Neuromodulation for restoration of spinal autonomic functions that increase exercise capacity after spinal cord injury: a systematic scoping review

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Flett, Sarah
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Spinal cord injury results in varying degrees of motor and autonomic dysfunction. Cardiovascular and metabolic diseases are much more prevalent with an earlier onset in persons with spinal cord injury compared to the general population. Physical activity is widely accepted method for maintaining appropriate body weight, composition and overall health. Unfortunately, those living with a cervical or high thoracic spinal cord injury experience mild to severe dysautonomia, limiting their exercise performance and subsequent health benefits. Electrical spinal cord stimulation has been a therapeutic strategy investigated in recent years and has demonstrated beneficial effects on motor function as well as autonomic functions related to bladder, bowel and sexual function. Within the last 15 years, spinal stimulation studies aimed at improving motor function began to include anecdotal reports of improved autonomic functions, such cardiovascular control, metabolism, and exercise performance. This area of research is relatively new, and the neural mechanisms mediating these positive effects and the optimal parameters and stimulus locations have yet to be elucidated. We therefore performed a systematic scoping review to identify what has been reported about the effects of spinal cord stimulation on autonomic functions related to exercise outcomes to help identify knowledge gaps. A total of 1815 unique records were screened for eligibility following an electronic database search of Medline, EMBASE, Scopus, CINAHL and SportDiscus. Based on our inclusion criteria, 21 studies were included in this review. Of these 21 articles, 9 were transcutaneous stimulation studies and 12 were epidural stimulation studies. Improvements in blood pressure regulation, exercise output, thermoregulation, and body composition were reported in multiple studies. However, stimulation locations and parameters were highly variable and the number of participants relatively small. Therefore, further pre-clinical mechanism-based research and studies systematically testing different stimulus locations and parameters with larger numbers of participants are necessary to establish optimal stimulation interventions to improve exercise related autonomic functions.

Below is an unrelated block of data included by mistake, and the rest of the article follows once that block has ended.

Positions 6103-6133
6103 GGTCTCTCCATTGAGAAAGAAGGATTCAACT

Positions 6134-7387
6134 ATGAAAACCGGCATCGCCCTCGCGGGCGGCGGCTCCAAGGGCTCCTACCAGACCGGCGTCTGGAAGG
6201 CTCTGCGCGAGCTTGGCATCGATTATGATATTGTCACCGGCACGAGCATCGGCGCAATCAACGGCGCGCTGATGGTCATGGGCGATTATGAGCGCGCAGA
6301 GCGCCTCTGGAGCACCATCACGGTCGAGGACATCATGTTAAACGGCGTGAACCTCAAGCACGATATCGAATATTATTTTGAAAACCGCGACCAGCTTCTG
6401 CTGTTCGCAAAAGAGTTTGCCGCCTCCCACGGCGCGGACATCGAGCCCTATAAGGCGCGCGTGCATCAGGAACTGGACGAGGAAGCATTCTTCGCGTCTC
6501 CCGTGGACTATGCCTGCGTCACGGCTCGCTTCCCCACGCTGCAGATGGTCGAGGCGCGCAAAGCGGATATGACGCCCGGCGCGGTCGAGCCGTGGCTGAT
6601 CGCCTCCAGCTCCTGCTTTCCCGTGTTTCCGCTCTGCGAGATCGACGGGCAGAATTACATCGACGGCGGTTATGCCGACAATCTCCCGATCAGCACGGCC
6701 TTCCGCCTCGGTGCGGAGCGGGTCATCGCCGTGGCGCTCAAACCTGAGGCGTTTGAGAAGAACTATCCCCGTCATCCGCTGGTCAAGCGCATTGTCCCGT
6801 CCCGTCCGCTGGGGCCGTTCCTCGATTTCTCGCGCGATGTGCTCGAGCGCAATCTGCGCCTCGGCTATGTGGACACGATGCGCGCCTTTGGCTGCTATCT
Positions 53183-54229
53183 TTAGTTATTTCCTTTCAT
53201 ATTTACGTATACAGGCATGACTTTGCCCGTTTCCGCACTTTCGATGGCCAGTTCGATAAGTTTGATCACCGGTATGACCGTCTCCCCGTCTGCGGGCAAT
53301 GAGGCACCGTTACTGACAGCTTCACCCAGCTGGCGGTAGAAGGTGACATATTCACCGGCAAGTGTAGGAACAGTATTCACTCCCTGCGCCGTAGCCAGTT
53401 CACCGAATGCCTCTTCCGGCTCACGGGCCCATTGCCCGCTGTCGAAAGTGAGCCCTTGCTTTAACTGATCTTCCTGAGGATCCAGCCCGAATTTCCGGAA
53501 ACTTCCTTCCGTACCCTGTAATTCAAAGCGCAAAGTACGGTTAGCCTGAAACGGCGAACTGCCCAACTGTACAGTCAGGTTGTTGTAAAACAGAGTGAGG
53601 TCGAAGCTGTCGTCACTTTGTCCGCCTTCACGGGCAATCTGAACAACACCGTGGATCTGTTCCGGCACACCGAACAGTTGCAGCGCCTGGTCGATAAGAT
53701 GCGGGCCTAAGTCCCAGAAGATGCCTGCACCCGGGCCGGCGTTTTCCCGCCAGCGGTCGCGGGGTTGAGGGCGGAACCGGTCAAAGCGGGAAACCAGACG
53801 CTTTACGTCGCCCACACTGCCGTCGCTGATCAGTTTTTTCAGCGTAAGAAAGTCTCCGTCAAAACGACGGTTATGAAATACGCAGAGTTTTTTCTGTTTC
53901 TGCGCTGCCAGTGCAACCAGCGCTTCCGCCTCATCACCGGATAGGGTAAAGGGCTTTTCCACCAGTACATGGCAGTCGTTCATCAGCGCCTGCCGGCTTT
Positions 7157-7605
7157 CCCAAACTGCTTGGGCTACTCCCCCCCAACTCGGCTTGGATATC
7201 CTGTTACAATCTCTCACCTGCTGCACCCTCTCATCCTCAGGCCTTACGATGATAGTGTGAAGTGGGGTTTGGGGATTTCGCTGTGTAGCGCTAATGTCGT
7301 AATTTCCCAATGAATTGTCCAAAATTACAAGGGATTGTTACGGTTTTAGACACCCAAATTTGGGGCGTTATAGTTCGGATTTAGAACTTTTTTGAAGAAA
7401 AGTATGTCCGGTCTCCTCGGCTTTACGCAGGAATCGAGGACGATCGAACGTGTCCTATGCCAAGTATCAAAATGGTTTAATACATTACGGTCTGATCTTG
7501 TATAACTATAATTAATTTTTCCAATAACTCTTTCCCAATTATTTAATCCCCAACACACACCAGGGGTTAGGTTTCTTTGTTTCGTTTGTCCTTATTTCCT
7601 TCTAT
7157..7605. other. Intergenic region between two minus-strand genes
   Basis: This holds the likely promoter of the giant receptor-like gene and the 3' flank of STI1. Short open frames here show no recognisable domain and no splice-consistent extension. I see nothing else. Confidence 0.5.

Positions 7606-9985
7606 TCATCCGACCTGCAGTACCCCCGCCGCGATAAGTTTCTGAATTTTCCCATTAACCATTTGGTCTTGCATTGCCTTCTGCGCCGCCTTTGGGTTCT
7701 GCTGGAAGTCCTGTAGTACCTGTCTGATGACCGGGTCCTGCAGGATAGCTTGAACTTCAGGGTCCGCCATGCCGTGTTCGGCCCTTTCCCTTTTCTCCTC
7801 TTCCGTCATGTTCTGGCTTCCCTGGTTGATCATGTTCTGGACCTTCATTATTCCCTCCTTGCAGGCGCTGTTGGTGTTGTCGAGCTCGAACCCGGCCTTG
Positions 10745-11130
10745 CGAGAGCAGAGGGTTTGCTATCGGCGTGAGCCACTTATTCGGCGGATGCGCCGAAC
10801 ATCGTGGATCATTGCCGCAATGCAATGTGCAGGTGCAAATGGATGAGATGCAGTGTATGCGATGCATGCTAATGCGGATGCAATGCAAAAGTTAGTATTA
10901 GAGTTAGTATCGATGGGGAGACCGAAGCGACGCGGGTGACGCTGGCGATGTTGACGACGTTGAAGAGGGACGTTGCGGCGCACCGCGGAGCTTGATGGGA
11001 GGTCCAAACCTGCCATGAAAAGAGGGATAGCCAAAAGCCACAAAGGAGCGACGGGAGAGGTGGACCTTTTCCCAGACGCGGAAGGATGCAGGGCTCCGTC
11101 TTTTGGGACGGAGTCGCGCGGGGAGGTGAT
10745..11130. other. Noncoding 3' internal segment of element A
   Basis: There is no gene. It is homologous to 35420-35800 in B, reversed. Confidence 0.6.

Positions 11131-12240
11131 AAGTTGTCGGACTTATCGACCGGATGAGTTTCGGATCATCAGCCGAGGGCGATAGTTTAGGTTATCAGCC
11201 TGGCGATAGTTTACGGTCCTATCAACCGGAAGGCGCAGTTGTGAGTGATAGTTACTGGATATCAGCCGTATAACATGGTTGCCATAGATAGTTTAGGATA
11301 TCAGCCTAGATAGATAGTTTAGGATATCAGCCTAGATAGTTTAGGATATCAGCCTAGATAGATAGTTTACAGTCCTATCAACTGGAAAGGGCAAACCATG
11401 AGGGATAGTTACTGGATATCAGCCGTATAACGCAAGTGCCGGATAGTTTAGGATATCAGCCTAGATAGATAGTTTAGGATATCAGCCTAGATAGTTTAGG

Spinal cord injury, Spinal stimulation, autonomic function